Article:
ORNGE spinoff lands exclusive deal
December 20, 2011 By The Toronto Star
Dec. 20, 2011, Toronto - First, Ontario’s ORNGE air ambulance service paid $120 million for 10 new helicopters, purchasing them from an Italian aircraft giant in 2008.
Dec. 20, 2011, Toronto – First, Ontario’s ORNGE air ambulance service
paid $120 million for 10 new helicopters, purchasing them from an
Italian aircraft giant in 2008.
Then the Italian company’s American office struck a $6.7 million deal to hire a Toronto firm made up of ORNGE executives to provide it with “sales and marketing services.”
ORNGE will not discuss the deal. The Star has obtained a copy of the contract and related documents.
“With respect to your inquiry regarding the marketing services agreement, we do not wish to engage in public discussion of commercial agreements of Ornge Global, which is a private company,” ORNGE spokesman James MacDonald said in an email.
ORNGE, a non-profit agency that is paid $150 million annually in taxpayer money by the province to deliver air ambulance service, is under fire because it has created a web of for-profit consulting companies for which salaries are secret.
Virtually all the top executives who oversee the non-profit air ambulance service now work for the primary consulting company, according to documents obtained by the Star.
The provincial auditor general is investigating.
One of the for-profit companies was formerly called ORNGE PEEL. (The name was recently changed to ORNGE Global.) Its president is Dr. Chris Mazza, who is also president and founder of the non-profit, publicly funded ORNGE.
According to a recent “offering memorandum” to raise $15 million from investors to start a new business, Mazza owns a “majority” of the for-profit ORNGE company’s voting shares. The company plans to offer high-end emergency travel insurance coverage to wealthy executives and also provide air ambulance consulting service to corporations and to governments outside Ontario. Other ORNGE managers and board members own shares as well.
The new company wants to “leverage” its connection to the publicly funded ORNGE and will pay 3 per cent of gross revenues back to the public company, starting in 2014.
The genesis of the $6.7 million that Italian helicopter manufacturer AugustaWestland is paying the for-profit ORNGE for “sales and marketing” traces back three years. (Sources say this is seed money for Mazza’s for-profit company.)
In 2008, ORNGE purchased 10 brand new helicopters called the AW139 from Augusta to place at Ontario’s air ambulance bases. ORNGE has stated that the $120 million purchase price was paid for by selling a bond issue on the public markets.
ORNGE, which relies almost entirely on public funding, has not said how it will make interest payments to investors but the company insists that no taxpayers’ money was used for the purchase.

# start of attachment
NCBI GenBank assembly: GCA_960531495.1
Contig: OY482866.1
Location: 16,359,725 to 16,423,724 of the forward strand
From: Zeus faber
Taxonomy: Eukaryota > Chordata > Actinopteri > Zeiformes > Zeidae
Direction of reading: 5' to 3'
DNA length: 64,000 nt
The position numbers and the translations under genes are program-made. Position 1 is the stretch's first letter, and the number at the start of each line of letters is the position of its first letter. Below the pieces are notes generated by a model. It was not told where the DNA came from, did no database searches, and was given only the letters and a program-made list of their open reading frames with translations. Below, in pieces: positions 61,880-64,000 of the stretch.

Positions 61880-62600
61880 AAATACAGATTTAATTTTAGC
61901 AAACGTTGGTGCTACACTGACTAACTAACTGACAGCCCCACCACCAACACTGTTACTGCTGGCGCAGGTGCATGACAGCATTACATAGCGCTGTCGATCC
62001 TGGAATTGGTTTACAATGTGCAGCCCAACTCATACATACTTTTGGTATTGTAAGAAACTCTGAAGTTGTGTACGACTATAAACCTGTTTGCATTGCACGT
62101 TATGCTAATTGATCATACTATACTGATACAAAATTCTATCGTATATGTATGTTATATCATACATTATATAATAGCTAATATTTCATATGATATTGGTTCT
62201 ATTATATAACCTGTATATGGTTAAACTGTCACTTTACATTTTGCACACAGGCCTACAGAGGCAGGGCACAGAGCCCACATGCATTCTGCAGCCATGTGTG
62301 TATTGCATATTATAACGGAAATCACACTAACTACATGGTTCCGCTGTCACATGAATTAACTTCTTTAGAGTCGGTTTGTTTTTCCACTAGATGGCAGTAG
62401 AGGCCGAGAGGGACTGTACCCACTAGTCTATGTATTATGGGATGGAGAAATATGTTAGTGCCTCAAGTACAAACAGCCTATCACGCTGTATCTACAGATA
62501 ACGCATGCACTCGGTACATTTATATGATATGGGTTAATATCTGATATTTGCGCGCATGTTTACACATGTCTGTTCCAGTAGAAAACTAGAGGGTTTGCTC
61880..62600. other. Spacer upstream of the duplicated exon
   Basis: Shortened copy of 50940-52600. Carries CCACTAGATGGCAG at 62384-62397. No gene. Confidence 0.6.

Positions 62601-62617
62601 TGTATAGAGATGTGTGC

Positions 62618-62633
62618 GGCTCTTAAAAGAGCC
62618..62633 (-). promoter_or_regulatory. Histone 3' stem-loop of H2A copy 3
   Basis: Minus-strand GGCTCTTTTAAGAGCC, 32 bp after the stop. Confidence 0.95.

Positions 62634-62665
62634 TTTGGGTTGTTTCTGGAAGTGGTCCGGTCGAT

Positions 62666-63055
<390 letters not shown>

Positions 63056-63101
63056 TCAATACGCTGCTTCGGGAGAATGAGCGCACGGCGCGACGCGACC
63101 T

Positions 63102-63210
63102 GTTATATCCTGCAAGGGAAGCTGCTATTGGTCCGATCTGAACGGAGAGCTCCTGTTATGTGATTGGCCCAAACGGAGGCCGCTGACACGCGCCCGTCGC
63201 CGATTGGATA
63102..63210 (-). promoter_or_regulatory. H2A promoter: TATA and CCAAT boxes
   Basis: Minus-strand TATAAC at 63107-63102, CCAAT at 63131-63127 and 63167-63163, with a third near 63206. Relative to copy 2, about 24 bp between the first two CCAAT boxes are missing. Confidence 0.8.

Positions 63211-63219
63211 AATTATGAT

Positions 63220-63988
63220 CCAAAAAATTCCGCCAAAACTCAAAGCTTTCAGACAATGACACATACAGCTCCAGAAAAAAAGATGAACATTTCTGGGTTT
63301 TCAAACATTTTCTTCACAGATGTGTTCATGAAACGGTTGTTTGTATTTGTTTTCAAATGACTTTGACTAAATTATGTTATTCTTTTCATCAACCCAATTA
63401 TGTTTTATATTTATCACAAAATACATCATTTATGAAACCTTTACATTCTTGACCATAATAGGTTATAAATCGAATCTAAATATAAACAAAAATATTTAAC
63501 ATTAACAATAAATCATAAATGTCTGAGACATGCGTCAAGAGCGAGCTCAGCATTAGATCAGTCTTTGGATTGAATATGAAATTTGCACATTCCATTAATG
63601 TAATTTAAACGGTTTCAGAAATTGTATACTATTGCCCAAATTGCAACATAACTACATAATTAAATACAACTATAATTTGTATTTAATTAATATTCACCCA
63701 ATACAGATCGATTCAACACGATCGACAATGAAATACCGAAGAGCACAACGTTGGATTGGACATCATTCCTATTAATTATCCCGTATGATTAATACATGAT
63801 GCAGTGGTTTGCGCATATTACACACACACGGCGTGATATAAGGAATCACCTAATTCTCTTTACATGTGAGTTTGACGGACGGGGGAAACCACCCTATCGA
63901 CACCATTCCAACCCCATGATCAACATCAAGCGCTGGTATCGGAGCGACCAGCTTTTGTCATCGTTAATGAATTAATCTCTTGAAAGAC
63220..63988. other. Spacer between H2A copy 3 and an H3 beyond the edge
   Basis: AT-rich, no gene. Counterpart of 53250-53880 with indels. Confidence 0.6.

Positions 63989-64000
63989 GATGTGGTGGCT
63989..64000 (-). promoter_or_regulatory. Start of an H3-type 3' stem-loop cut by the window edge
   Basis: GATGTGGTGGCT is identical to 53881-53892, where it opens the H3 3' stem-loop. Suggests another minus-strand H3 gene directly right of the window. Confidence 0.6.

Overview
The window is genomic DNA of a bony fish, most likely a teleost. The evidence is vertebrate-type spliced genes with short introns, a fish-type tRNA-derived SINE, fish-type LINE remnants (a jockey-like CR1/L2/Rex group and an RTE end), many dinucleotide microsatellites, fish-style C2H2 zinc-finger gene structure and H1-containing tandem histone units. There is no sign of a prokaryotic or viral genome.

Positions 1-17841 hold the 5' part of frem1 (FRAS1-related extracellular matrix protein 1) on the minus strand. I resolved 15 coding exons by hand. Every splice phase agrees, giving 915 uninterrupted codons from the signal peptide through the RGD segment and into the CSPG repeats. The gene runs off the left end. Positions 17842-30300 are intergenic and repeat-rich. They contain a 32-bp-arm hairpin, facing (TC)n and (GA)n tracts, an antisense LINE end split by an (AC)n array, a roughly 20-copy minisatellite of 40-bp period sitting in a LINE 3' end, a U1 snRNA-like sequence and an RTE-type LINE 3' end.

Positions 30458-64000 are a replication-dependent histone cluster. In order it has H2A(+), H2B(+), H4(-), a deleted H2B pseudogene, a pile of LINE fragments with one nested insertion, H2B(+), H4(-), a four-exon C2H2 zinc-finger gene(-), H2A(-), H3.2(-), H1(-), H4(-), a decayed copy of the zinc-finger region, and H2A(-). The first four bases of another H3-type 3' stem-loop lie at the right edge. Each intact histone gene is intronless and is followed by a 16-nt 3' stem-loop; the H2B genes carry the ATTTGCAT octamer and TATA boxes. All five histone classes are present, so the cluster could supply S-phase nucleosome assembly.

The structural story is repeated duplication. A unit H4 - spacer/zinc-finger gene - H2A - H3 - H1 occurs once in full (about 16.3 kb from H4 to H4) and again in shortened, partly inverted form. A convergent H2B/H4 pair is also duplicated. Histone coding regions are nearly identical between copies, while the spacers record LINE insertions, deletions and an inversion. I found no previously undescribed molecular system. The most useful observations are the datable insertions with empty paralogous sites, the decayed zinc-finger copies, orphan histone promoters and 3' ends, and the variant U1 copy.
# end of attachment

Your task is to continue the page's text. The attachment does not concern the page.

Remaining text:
In June 2010, according to contract documents, Augusta’s U.S. arm in Delaware entered into an agreement with Mazza and ORNGE PEEL (now ORNGE Global) to hire the fledgling Toronto firm to help market the international aircraft giant.
The deal covered three phases spaced over 18 months, which are now complete. The initial payout for the three phases, according to the contract, was $4.7 million. Augusta recently signed an extension that will pay the ORNGE for-profit company an additional $2 million over two years, for a total payout of $6.7 million.
What did Mazza and his fellow executives do for this money?
In the first phase, they were to produce a marketing report for Augusta that would “identify international target market segments.”
In the second phase, the Toronto firm was to develop a global marketing program for medical helicopters and to help Augusta “mine opportunities.” In the third and final phase, ORNGE PEEL was to continue to develop “leads” and attend “events and tradeshows.”
ORNGE executives attended a trade show in Saudi Arabia with Ontario politicians and staff this past year.
The extension phase, for which their firm is to receive $2 million, requires them to provide more marketing assistance to Augusta.
The new company’s startup expenses include the leasing of a Hawker 800XP jet (to fly sick or injured executives home) and the establishing of a call centre.
Both the for-profit and non-profit ORNGE are housed in the same building near Pearson International Airport, where the non-profit call centre is based.
According to corporate information, ORNGE PEEL (now ORNGE Global) includes Mazza and ORNGE vice-presidents Maria Renzella and Rhoda Beecher. It also includes the chair of the non-profits board, Rainer Beltzner.
The contract between ORNGE PEEL and Augusta was signed by Mazza and Renzella and Augusta executive vice-president Louis Bartolotta.
The Star called and emailed Bartolotta, a company lawyer and the public relations official at head office in Italy. It has not yet received a response.
According to the offering memorandum, the publicly funded ORNGE is an “essential Ontario-wide service” that will serve as a model internationally for the profit-driven firm.
The for-profit company will “leverage ORNGE’s intellectual property and core competencies” in transport medicine, the offering memorandum states.
The non-profit ORNGE, publicly funded by taxpayers, will receive 3 per cent of the for-profits gross revenues beginning in 2014, the documents show.